Now, a tie that binds the Scandinavian or Nordic countries is their flags. All variations on a theme, essentially differing only in colour patterns, the flags feature a horizontal cross aligned along the latitudinal. The short side of the cross, making up the longitudinal, is oriented at the side nearest the flagpole. Some feature a solid cross, others a two-tone silhouetted cross. All are identical in the unity signified.

In addition to their flags, another shared characteristic of the Nordic countries is a tumultuous contemporary history with the Soviets. Estonia, of course, took the brunt of this all-too-recent Soviet decimation. The Soviets illegally occupied. They deported thousands to Siberia, destroying families in the process. Not as ruthless, but significant still, the red army removed the Estonian flag and replaced it with the hammer and sickle. A symbol of pride and hope unceremoniously swapped for an unwanted symbol of despair and hate.

Modernising the flag toward the north and west

A flag is an emblem of a nation state – symbolising so much more than the individual fibres woven into its multicoloured cloth. In Estonia’s case, the tri-coloured layers of blue, black and white, depending on interpretation, depict sky or freedom, soil or homeland and purity or soul. The hammer and sickle, floating on a blood red background, may have had a benign original meaning uniting the hammer of industry and the sickle of farm peasants. However, crazed by inane ideology, the Soviet flag became an anti-flag and the hammer and sickle morphed into symbols of brute force and severed liberty.

So, what would be more emblematic of Estonia’s true place among 21st century society than modernising the flag toward the north and west? Vladimir Putin is rattling his sabre in no uncertain terms. Longing for a past that must not be allowed to return, Putin is already planting his modern flag on the ancient sovereign soils of others. Luckily part of NATO and a good friend of the West, Estonia has tangible and material deterrents to its neighbour’s aggressions. But as Estonia’s flag officially turns 100 in 2018, maybe it is time to institute a symbolic deterrent.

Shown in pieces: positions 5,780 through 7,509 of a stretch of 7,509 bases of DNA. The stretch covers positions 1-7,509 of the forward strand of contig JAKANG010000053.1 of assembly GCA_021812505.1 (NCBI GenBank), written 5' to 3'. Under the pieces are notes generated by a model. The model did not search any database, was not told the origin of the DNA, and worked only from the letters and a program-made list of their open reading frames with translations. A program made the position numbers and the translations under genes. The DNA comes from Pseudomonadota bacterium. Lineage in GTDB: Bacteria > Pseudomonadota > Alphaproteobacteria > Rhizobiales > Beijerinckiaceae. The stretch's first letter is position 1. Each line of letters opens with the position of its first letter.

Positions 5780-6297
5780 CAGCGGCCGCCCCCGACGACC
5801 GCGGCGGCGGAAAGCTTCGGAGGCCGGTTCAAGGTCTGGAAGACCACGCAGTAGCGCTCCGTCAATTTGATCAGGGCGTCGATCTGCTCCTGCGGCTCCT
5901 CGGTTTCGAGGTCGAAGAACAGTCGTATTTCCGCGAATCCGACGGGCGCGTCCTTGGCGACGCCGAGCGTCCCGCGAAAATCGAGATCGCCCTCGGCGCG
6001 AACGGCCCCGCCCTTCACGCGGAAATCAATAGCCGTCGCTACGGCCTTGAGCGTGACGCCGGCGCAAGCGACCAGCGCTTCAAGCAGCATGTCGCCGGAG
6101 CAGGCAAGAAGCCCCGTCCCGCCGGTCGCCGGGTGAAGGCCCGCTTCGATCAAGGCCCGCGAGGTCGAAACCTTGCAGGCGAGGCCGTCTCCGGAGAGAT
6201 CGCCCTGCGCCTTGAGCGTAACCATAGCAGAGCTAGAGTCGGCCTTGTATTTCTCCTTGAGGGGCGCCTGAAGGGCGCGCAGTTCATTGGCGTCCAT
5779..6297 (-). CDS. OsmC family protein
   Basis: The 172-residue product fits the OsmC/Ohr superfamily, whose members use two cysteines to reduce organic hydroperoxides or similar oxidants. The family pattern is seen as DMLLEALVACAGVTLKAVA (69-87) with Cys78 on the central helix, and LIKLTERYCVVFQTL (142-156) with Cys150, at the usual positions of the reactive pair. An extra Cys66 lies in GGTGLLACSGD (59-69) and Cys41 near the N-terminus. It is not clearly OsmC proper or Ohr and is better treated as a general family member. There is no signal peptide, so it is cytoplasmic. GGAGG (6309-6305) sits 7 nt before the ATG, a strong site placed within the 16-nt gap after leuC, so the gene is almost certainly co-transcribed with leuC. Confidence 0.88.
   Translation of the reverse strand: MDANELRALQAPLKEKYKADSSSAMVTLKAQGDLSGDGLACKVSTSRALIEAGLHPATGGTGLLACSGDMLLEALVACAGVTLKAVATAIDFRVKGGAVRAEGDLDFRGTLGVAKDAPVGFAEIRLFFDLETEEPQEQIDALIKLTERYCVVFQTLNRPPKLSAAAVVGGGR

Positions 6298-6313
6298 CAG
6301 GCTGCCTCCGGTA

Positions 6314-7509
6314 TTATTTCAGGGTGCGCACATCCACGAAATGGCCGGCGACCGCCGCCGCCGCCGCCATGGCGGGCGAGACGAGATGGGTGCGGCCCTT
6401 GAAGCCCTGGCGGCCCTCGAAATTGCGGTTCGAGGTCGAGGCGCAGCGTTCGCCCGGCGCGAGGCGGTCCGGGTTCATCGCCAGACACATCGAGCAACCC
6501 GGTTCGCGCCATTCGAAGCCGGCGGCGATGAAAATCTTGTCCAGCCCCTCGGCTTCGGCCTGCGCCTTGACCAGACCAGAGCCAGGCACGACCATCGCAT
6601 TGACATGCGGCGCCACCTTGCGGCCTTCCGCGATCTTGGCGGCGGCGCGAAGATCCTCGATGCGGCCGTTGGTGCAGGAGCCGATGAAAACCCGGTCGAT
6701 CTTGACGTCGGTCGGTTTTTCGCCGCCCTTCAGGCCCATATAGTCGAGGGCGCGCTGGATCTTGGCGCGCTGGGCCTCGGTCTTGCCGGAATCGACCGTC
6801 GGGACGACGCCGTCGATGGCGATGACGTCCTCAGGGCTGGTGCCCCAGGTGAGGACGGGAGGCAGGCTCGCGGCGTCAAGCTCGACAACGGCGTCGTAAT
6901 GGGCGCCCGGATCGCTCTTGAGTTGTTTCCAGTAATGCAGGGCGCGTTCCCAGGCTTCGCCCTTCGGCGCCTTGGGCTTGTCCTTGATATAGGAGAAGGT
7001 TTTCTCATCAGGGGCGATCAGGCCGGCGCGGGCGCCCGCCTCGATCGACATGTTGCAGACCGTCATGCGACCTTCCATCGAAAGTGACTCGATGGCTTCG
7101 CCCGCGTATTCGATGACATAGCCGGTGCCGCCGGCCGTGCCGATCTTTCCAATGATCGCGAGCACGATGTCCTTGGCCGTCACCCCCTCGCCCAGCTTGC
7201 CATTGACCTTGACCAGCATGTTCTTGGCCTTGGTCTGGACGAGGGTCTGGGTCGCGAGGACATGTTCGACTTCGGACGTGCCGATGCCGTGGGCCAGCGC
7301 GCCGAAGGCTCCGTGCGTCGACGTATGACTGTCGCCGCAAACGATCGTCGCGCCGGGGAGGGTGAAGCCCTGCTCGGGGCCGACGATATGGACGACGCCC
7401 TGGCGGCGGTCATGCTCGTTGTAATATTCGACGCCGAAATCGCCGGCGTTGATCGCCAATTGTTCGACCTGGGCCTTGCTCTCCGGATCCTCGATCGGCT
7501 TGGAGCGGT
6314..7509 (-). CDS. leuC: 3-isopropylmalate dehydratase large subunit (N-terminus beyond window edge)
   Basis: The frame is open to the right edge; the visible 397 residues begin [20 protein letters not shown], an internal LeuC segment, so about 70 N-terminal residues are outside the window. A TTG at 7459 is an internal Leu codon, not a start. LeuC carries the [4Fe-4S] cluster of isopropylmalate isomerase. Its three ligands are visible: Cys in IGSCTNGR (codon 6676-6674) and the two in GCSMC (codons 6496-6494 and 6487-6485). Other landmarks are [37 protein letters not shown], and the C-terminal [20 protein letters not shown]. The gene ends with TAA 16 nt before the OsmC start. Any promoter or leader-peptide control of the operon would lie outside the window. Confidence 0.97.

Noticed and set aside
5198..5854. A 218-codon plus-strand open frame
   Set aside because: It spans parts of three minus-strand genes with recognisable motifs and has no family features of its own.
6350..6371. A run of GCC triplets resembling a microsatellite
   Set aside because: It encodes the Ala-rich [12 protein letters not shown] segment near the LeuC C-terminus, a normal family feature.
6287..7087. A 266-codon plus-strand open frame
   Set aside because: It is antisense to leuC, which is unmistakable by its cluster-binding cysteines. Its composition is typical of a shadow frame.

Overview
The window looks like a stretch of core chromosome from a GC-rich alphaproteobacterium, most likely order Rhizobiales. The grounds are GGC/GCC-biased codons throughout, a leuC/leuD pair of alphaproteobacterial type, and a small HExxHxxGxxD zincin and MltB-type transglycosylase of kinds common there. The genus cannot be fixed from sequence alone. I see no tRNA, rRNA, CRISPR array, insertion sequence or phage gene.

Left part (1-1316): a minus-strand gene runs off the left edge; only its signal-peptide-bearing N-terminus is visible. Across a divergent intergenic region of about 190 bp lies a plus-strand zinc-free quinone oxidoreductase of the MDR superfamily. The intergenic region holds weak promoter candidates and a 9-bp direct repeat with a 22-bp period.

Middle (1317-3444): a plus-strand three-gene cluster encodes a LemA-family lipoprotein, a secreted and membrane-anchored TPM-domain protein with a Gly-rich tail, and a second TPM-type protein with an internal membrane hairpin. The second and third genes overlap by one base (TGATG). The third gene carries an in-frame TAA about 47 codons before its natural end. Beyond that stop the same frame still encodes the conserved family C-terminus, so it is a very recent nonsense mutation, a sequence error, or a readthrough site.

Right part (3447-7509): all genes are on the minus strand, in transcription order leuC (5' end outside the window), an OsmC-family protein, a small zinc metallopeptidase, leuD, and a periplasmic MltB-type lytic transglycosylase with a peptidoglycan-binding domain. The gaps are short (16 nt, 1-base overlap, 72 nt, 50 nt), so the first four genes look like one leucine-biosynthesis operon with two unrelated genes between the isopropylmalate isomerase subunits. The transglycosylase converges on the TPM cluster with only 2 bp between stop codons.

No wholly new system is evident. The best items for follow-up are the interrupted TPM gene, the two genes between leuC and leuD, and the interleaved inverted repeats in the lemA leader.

Maybe a grand 100th birthday present is in order. Not a three carat diamond. Not a three tier birthday cake. But rather a new tri-colour flag in the form of the Nordic cross. One that holds to tradition with colours intact, but proudly proclaims Estonia’s heritage in fact.


The opinions in this article are those of the author. Images courtesy of Wikimedia Commons. * Please note that this article was originally published on 4 June 2015 and lightly edited on 13 November 2018.

Estonian-American summer camps in the US are still vibrant

Andres Simonson gives an overview of Estonian-American youth camps in the United States.

Summer beckons many things – vacations, barbeques, picnics and, for those of us on the US east coast, high humidity and city folk wearing socks with sandals at the beach. And, for many Estonian-American youths, it is also time for laager (Estonian for “camp”). As in, escaping overbearing parents for the luxuries of sleeping on a cot in a sweaty, un-airconditioned shelter with equally stinky best chums.

On the east coast of the US, the primary choices include Järvemetsa in Jackson, New Jersey, and Suvekodu on Long Island in New York. Both are wonderful options, share some similarities, but also differ significantly. As either a camper, counsellor or now as a signatory of entry fee checks for my children, I know quite a bit about both.

Gorgeous Järvemetsa

Järvemetsa (lake woods) is a boy scout and girl guide camp. The town of Jackson is adjacent to the famed Estonian-American diaspora enclave of Lakewood, NJ. Hence, the name of the camp. Or maybe it’s named thus because there’s a lake and plenty of woods. Regardless, uniforms and several gallons of bug spray are a must.